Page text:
Review: Harley Hitch and the Iron Forest

I’m going to start this review by happily admitting that I have absolutely LOVED, and eagerly DEVOURED every book Vashti Hardy has published:  Brightstorm, Darkwhispers, Wildspark and The Griffin Gate, and her latest reading treasure is no exception. 

Harley Hitch and the Iron Forest is a fabulously fast-paced, inventive and fun-filled adventure that utterly entranced and delighted me, and is one I can’t wait to share with my class.

Harley Hitch is determined to have a good start on her first day of term, but disaster strikes when she is almost run over, making her both late and dirty!  Not the best of starts, and nor is her first meeting with new boy, Cosmo, since it was his mother who is responsible for her inauspicious start to the term.  To make matters worse, she finds herself being rather reluctantly paired with him to complete an invention challenge set by their teacher, Professor Spark.  Harley is desperate to design the best model as she hopes it will give her an opening to win Pupil of the Term, an accolade she longs to hold.  Her hopes are dashed when, instead of winning, she finds herself in detention alongside Cosmo, and being given a task to complete for their teacher.

They are given an errand to venture into the Iron Forest to get some cogs needed by Professor Spark as the Forest grows these supplies; however, once there, Harley makes a puzzling discovery:  a unique fungus is growing on the trees.  It soon transpires that the fungus is spreading and harming the forest which could prove disastrous for all of Inventia if the supply of machinery parts provided by the forest runs out.  Can Harley and Cosmo find a solution, and re-balance the forest ecology before it is too late?

This is a dazzling adventure, with unexpected twists and turns, that whizzes along as Harley and Cosmo race to save the Iron Forest – with a little help along the way.  Be prepared to meet a giant slug, a robot-dog that everyone will love and want for themselves, and some rather wise metal fish in the Rusty River! 

I loved the world-building which starts as soon as the book is opened with the map of Forgetown.  The world of Inventia is glorious with its hybrid of technology and nature.  I loved that the trees in the Iron Forest grew mechanical supplies and robot parts which the town and city depended on.  There are some wonderful environmental messages threaded throughout with the need to look after and respect the forest; not take more than is needed; and, how introducing new species can affect the delicate balance of nature.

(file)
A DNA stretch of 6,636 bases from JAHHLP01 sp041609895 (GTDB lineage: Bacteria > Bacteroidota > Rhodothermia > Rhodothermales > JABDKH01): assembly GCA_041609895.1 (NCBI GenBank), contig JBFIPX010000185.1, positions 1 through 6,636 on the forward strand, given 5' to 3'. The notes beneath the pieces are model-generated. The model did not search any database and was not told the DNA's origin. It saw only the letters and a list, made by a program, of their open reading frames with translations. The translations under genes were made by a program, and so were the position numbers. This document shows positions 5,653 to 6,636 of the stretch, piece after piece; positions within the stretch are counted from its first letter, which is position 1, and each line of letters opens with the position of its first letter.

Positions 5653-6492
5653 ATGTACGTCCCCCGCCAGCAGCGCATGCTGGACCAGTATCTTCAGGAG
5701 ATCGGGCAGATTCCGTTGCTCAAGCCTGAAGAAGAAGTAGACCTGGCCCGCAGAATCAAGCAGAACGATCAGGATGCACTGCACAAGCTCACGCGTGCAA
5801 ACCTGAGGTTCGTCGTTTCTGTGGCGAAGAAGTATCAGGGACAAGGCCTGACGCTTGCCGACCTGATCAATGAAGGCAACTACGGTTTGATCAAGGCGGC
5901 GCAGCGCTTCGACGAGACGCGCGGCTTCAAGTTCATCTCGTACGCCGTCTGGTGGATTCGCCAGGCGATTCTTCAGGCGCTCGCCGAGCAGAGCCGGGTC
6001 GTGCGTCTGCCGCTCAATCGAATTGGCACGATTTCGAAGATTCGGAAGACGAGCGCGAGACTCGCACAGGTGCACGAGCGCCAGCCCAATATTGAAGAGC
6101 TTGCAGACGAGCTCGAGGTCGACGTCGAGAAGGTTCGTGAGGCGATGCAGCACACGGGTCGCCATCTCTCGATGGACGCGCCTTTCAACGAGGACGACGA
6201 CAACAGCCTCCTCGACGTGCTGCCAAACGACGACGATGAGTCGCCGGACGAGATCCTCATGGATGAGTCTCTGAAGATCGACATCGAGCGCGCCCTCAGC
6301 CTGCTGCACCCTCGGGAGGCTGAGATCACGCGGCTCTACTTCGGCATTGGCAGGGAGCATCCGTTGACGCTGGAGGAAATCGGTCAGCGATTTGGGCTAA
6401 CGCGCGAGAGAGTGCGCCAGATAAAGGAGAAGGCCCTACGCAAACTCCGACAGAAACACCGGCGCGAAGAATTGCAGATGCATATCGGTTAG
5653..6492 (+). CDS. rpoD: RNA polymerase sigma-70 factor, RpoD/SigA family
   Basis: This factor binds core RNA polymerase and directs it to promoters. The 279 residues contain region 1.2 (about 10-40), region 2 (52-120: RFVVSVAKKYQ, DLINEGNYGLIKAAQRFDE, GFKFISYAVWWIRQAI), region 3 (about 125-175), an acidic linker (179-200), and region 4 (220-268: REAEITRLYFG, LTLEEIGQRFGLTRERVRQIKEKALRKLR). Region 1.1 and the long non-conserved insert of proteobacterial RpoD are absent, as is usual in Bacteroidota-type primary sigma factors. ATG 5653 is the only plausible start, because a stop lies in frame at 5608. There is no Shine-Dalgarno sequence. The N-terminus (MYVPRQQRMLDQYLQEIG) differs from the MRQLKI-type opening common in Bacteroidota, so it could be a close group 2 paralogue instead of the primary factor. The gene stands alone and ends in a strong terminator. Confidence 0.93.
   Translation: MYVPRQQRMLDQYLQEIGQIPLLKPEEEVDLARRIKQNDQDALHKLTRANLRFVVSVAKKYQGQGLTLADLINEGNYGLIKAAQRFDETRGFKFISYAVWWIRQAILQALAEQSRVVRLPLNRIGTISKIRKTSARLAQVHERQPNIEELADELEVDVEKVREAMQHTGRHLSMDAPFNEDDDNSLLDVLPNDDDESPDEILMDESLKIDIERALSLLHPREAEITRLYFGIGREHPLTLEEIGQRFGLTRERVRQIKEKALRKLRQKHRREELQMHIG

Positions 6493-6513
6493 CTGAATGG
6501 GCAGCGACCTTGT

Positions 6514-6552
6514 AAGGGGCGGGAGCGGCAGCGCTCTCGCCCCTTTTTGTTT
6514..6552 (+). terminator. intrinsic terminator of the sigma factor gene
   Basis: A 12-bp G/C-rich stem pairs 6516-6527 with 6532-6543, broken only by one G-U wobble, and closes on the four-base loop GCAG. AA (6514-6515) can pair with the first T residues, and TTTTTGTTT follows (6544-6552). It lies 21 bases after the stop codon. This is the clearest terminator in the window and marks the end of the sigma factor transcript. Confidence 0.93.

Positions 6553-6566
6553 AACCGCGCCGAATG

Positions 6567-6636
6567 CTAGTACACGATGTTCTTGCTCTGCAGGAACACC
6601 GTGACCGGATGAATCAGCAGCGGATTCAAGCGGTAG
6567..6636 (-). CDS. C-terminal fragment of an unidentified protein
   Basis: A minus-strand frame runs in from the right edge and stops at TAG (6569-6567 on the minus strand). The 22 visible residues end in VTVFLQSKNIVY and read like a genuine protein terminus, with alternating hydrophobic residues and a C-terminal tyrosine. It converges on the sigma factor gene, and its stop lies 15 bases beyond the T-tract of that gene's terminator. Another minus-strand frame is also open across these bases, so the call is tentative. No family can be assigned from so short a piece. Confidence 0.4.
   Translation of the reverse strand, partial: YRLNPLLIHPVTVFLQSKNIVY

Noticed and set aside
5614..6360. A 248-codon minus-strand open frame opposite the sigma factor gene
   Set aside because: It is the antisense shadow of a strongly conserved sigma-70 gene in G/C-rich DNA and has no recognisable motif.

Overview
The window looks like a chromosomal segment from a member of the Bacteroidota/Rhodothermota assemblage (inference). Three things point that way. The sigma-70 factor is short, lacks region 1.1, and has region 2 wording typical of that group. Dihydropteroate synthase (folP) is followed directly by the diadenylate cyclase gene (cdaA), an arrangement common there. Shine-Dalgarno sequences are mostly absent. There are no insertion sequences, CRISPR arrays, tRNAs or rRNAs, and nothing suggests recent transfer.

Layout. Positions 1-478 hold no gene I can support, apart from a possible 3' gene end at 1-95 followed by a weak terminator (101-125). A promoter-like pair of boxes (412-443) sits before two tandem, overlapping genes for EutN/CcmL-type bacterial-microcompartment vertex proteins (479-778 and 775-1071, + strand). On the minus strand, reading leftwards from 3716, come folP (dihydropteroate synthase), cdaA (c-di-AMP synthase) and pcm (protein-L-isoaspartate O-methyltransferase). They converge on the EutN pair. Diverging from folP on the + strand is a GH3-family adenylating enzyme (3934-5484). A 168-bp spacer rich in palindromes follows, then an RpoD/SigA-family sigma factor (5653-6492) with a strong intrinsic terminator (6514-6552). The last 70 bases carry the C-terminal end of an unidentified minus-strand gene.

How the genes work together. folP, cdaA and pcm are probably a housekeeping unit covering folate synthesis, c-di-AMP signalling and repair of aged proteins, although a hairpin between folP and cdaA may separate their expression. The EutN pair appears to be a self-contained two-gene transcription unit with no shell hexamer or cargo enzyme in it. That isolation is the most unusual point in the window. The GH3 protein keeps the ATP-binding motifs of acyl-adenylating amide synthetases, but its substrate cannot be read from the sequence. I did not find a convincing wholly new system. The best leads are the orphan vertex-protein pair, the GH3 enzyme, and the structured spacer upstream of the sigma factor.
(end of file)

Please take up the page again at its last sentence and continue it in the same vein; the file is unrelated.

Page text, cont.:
I adored Harley who is the most wonderful young protagonist.  She has her own unique style and is not afraid to be an individual.  She makes mistakes, gets into trouble and is sometimes impetuous, but her heart is in the right place.  She takes risks, is determined to find solutions and admits when she has made mistakes, taking responsibility for her actions:  a brilliant role model!  I definitely have a soft-spot for Cosmo who is much more of a worrier and is more cautious and careful, but he is just what Harley needs!  Their friendship develops naturally, and whilst not without mishaps, they discover what it means to have someone else be there for you:  to listen, learn and trust, and to work together to solve problems. I also really liked the warm relationship between Harley and her two wonderful Grandads.

With themes of friendship, family, resilience, making choices, rights and the environment and STEM components, this is such a treasure trove for both reading for the pleasure to be gained in a fantastic story, and to open up some fascinating discussions.

The partial and full-page illustrations by George Ermos are gorgeous, and capture this wonderful world and its people perfectly.  I have to mention the illustrations in the Star Chatter Observatory which are just sublime! And – there’s a map – enough said!

Harley Hitch and the Iron Forest fizzes with excitement, inventiveness and fun, and is the perfect way to introduce younger readers to the sheer brilliance that is Vashti Hardy!  

Huge thanks to Scholastic for an early copy in exchange for my honest opinion. 

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